This process is more dependent on the shortened daylight hours, than the temperature, so leaves generally start to change at about the same time each year.

Yellow pigments have xanthophylls and orange pigments have carotenoids. These colors exist throughout the growing season. Anthocyanins are not present during the growing season. Both of these become visible when the green color fades, because chlorophyll covered up these colors. Tannin is the only pigment that remains in leaves, even in cold weather, which makes the leaves look brown.

The many color of leaves are beautiful to look at
The many color of leaves are beautiful to look at | Source

How the Leaves Get Their Color

The roots of plants take in water for nourishment. Plants take in carbon dioxide from the air and use sunlight to turn the water and carbon dioxide into a sugar, called glucose, to use as energy to grow.

This conversion is called photosynthesis. The leaves of trees and plants look green because of a chemical called photosynthesis. As the summer days wind down and the cooler temperatures and shorter days of fall begin to dominate, the plants slow up their production of chlorophyll.

This causes the green color of the leaves to start to go away, and the other colors that make up the leaf begin to show through. Red and violet leaves get their color from anthocyanins pigmentation.

The purpose of these colors is as protection from the sun. When the chlorophyll levels drop, the leaves are not able to utilize the sun’s energy. The pigments of anthocyanins absorb the extra sunray’s and act as a sunblock protection of the leaf’s tissues.

It is pigments that make up leaf colors, which come from the natural substances produced by the cells in the leaves.

  • green in leaves comes from chlorophyll
  • yellow comes from xanthophylls (which is part of cartenoid group)
  • orange comes from carotenoid
  • brown comes from tannins
  • red and purple comes from anthocyanin

Evergreens do not lose their leaves
Evergreens do not lose their leaves | Source

Nature Naturally Recycles Itself

The leaves are more delicate than the branches and roots of a tree, which can handle the cold and freezing temperatures of winter.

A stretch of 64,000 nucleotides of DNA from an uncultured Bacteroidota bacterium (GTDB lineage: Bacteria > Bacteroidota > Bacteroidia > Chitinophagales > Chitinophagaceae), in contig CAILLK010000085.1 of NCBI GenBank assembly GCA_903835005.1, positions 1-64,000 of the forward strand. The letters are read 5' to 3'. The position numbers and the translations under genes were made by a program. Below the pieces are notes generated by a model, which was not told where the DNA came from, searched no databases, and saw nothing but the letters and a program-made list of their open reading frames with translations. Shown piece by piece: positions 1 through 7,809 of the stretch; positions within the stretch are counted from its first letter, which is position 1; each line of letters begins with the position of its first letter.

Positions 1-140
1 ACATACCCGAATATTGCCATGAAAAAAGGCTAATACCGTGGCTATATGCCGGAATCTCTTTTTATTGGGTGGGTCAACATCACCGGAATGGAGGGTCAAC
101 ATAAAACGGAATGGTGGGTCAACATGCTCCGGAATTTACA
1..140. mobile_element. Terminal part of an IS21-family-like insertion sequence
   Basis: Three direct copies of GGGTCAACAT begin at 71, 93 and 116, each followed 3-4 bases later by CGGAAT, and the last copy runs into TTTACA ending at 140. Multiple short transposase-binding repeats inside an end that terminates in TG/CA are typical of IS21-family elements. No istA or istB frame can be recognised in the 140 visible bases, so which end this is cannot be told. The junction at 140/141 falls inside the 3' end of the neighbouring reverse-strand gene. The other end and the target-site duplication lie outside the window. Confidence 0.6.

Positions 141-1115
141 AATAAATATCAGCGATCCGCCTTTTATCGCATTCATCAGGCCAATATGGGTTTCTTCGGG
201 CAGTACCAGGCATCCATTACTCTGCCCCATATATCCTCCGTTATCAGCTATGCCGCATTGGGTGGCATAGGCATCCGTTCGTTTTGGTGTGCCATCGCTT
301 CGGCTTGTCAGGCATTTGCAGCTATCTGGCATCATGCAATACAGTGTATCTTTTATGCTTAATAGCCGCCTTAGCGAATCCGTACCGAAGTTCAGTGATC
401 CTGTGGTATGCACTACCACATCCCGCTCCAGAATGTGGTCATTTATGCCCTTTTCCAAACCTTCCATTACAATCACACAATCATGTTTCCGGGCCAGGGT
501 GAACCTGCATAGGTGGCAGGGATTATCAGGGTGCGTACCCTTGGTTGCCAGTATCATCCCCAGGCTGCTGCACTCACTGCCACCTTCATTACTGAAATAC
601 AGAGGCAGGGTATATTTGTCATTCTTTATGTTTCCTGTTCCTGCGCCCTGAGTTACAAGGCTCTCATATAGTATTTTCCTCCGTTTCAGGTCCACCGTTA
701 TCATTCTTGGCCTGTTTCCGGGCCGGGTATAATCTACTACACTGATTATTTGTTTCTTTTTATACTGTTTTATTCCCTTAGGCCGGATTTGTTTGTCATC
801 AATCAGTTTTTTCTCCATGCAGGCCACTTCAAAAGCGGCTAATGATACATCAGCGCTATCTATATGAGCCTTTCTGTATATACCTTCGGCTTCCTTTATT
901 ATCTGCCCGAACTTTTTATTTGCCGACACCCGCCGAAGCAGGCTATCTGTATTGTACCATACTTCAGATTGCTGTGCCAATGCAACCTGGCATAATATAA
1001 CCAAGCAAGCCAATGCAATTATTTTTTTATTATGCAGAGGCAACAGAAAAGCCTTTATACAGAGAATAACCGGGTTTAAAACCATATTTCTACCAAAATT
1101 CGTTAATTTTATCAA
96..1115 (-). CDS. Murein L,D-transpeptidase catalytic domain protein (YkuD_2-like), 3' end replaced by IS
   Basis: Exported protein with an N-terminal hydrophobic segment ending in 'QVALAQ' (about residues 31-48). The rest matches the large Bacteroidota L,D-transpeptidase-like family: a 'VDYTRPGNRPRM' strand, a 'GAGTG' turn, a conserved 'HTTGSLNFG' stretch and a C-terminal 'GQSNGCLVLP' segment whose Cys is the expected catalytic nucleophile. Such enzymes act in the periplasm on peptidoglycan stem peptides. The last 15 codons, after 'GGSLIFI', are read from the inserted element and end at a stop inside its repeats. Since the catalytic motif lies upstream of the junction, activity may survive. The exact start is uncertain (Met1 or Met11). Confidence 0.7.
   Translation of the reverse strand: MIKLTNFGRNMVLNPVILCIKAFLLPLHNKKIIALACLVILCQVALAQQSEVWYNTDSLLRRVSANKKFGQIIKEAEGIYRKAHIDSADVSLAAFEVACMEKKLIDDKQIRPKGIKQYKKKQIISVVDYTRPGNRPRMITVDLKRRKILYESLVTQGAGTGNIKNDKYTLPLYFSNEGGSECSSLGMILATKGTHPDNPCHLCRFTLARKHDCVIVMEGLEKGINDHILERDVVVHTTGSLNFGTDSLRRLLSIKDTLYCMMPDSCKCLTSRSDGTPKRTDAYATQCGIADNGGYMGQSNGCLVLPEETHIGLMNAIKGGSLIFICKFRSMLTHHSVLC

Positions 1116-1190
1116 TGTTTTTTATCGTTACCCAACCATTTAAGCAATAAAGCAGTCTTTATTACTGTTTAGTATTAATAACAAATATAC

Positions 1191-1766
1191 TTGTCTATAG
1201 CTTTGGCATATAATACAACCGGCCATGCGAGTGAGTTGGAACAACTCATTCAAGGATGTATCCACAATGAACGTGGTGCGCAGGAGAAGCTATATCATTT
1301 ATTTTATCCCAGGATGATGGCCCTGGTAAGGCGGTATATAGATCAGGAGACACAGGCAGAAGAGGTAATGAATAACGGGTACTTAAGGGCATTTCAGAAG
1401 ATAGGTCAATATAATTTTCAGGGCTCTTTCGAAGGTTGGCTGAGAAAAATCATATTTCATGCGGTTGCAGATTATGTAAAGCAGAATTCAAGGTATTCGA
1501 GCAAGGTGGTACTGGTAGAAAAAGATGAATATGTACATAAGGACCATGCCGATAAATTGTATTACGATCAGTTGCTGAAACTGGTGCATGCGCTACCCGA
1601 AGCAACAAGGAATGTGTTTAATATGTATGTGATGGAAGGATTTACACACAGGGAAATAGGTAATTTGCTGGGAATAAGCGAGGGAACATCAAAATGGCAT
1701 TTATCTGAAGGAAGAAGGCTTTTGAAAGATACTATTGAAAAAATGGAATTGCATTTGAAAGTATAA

Leaves are made of cells that are filled with sap and water that will freeze and harm the tissue of the leaf. The trees lose their leaves as protection from winter. Since a leaf would not survive the frigid temperatures, the tree must seal itself off the exposure to the cold.

The veins of the leaf close off slowly as the autumn sunlight decreases. At the base of the stem of the leaf, a separation layer forms. When it is fully formed, the leaf becomes separated from the tissue that connected it to the tree branch.

The leaf then falls to the ground. Only the Oak tree keeps its leaves in the winter because the separation layer never fully forms. When the leaves fall to the ground, they are broken down by organisms, fungi, bacteria, and bugs like earthworms.

The leaves return nutrients to the soil and help absorb rainfall.
Nature naturally recycles itself.

The trees survive the winter by living off food they have stored from the warmer summer days.

Some trees stay green all year long. They are known as evergreen trees and include spruces, pines, firs and cedars. These trees have needles that are covered with a protective wax so that the fluids running inside the leaves or needles are able to resist the frigid temperatures of winter.

The green we see in unripe bananas comes from chlorophyll also. As the banana gets ripe, the chlorophyll breaks down and disappears

Chlorophyll is the Most Important Pigment